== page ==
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Rabies in Britain: Dogs, Disease and Culture, 1830-2000 - Science, Technology and Medicine in Modern History (Paperback)
  • Rabies in Britain: Dogs, Disease and Culture, 1830-2000 - Science, Technology and Medicine in Modern History (Paperback)
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Rabies in Britain: Dogs, Disease and Culture, 1830-2000 - Science, Technology and Medicine in Modern History (Paperback)

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£19.99
Paperback 247 Pages / Published: 17/10/2007
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Rabies was a constant threat in Victorian Britain and gripped popular imagination, not least because its human form, hydrophobia, produced a vile death with the mind and body out of control. This book explores the changing understanding of rabies amongst veterinarians, animal welfare campaigners, state officials, politicians and the public.

Publisher: Palgrave Macmillan
ISBN: 9781137285898
Number of pages: 247
Weight: 339 g
Dimensions: 216 x 140 x 15 mm


MEDIA REVIEWS

'Rabies is both rare and highly emotive. Pemberton and Worboys use this unusual combination to produce a stunning history of the disease, in which human beings and dogs have equal parts to play. The authors offer a success story, but a peculiarly British one, in which pet lovers, antivivisectionists and individualists do battle against the State, veterinarians, and medical scientists. They show that the issues were never clear-cut, and their dispassionate analysis develops a rich and evocative narrative which is enriched by a series of brilliantly chosen illustrations. This is the social history of medicine at its very best.' - W. F. Bynum, University College London, UK

'Essential reading for anyone interested in British anxieties and preoccupations about health, dogs, class and gender domination, and the state as protector from nature's threats. This is a lively and compelling account of how Britons created different visions of rabies at different times - from the horrors of hydrophobia, through germ theories, quarantines, and "Pet Passports"'. - Susan D. Jones, University of Minnesota, USA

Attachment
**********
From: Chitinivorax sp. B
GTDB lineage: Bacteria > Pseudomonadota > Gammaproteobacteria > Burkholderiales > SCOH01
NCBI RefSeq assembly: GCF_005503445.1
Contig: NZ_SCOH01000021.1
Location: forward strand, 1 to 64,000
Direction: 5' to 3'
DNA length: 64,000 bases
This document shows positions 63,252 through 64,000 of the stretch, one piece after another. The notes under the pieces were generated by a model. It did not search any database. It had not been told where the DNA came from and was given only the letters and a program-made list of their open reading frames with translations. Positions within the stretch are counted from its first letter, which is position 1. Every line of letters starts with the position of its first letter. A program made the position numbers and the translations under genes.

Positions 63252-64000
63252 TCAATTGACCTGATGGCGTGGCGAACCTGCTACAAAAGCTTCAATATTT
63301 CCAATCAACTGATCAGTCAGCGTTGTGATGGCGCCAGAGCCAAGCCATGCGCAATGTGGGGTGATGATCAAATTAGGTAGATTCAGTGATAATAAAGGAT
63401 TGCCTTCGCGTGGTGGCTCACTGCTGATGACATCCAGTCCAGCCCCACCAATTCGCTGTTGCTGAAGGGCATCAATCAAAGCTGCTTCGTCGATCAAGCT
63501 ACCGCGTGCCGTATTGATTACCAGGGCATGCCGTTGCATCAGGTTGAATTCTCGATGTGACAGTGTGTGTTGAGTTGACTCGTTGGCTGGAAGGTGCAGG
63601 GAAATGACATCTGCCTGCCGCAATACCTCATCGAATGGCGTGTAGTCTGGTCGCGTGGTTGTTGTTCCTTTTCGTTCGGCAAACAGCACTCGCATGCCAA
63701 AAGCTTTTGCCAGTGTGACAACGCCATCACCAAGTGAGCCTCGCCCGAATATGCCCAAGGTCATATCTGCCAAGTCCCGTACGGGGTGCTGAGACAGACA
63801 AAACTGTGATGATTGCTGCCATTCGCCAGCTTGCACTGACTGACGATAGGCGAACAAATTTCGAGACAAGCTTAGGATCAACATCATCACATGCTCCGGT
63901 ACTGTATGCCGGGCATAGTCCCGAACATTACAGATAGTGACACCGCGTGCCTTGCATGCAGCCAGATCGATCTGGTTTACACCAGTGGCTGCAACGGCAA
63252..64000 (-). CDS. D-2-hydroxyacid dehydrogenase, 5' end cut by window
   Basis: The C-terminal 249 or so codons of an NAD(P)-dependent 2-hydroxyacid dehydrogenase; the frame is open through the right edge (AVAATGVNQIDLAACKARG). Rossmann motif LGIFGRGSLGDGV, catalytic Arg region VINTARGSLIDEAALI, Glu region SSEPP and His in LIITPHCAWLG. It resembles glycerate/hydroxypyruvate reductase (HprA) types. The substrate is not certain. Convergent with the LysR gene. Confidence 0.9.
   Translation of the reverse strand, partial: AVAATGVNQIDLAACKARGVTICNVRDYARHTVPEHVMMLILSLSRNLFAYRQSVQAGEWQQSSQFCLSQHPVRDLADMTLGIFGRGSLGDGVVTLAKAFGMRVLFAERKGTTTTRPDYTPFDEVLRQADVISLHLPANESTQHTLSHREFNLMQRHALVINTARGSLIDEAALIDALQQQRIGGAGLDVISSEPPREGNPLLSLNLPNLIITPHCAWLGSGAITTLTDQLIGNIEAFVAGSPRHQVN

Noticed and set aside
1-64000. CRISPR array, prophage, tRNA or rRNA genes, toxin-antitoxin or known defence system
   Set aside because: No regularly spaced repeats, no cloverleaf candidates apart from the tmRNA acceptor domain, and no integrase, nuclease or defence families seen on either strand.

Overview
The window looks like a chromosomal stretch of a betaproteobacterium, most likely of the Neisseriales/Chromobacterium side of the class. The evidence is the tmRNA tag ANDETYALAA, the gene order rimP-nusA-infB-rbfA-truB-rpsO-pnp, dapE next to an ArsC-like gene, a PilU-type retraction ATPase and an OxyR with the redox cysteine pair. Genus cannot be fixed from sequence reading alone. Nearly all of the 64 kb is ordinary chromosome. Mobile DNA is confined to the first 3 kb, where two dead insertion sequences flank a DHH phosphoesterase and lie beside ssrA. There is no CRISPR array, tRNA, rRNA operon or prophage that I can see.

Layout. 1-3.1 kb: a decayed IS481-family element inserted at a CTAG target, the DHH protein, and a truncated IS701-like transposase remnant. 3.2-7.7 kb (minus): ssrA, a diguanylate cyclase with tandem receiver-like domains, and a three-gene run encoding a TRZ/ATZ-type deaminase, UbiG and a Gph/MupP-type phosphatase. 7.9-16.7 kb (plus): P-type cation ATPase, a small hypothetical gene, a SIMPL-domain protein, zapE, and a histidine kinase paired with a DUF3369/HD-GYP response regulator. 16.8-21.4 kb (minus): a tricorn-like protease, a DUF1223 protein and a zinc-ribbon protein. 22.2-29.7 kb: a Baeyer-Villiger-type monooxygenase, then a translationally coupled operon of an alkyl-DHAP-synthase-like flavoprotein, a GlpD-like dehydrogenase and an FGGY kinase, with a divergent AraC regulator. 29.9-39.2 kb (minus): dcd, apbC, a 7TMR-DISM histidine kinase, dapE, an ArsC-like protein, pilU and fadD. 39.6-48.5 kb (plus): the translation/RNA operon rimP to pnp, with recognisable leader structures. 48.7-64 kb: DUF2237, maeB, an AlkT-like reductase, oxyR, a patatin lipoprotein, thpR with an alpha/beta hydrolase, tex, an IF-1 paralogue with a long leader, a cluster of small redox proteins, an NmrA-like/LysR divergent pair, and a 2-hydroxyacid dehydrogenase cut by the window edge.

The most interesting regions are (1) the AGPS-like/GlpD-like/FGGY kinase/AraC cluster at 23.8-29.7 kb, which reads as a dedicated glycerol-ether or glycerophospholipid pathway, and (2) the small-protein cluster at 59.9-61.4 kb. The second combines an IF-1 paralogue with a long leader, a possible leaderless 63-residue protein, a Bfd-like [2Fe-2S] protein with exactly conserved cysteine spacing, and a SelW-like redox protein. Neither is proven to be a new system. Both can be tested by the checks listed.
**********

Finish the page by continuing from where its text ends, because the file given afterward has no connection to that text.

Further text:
'This energetic, engaging and well-crafted study offers a textured account of professional, popular and state responses to rabies, demonstrating how dread of 'Canine Madness' revealed a great deal about the society from which it emerged. This riveting book makes an original and important contribution to the history of medicine and social and cultural history of Britain.' - Hilary Marland, University of Warwick, UK

'This is a gem of a book, full of fascinating nuggets, clearly written and extensively referenced, with an impressive array of illustrative material and quotes, which generate a vivid sense of atmosphere and attitudes. Furthermore, it has enormous contemporary relevance for the global control and elimination of dog rabies. All in all, a highly recommended read that should appeal to vets, medics, animal welfarists and historians alike.' - Sarah Cleaveland, The Veterinary Record

'This book displays many of the positive qualities and some of the limitations of the kind of social history which has developed in Britain since Walton's early work on rabies in England. The authors are two respected medical historians who succeed in providing a careful analysis of the social setting in which scientific investigations were conducted in the 19th and 20th centuries.' - Joseph Melling, Reviews in History

'This excellent book is a must for any veterinary practice or medical library...This book will not only be of interest to veterinary surgeons, doctors, nurses and veterinary nurses, but to anyone who is interested in the history of rabies.' - Heather Briggs, Veterinary Times

Commended in the Basis of Medicine category of the 2008 BMA Medical Book Competition.

'This is an excellent history, well-written in a style of interest to professional and clinical historians alike.' - BMA Medical Book Competition Committee

'Mad Dogs and Englishmen is a trove of fascinating material on a very diverse range of topics...It is crisply and compellingly written.' - Seamus Sweeney, The Times Literary Supplement

'Pemberton and Worboys have written a fascinating chronicle of the vicissitudes in the understanding and treatment of rabies over the last two centuries. And since rabies loomed large in British consciousness, even when it was rare on the ground, they have also illuminated a range of larger issues in the history of medicine, public health and the relation of people to other animals.' - Harriet Ritvo, Massachusetts Institute of Technology, British Journal for the History of Science

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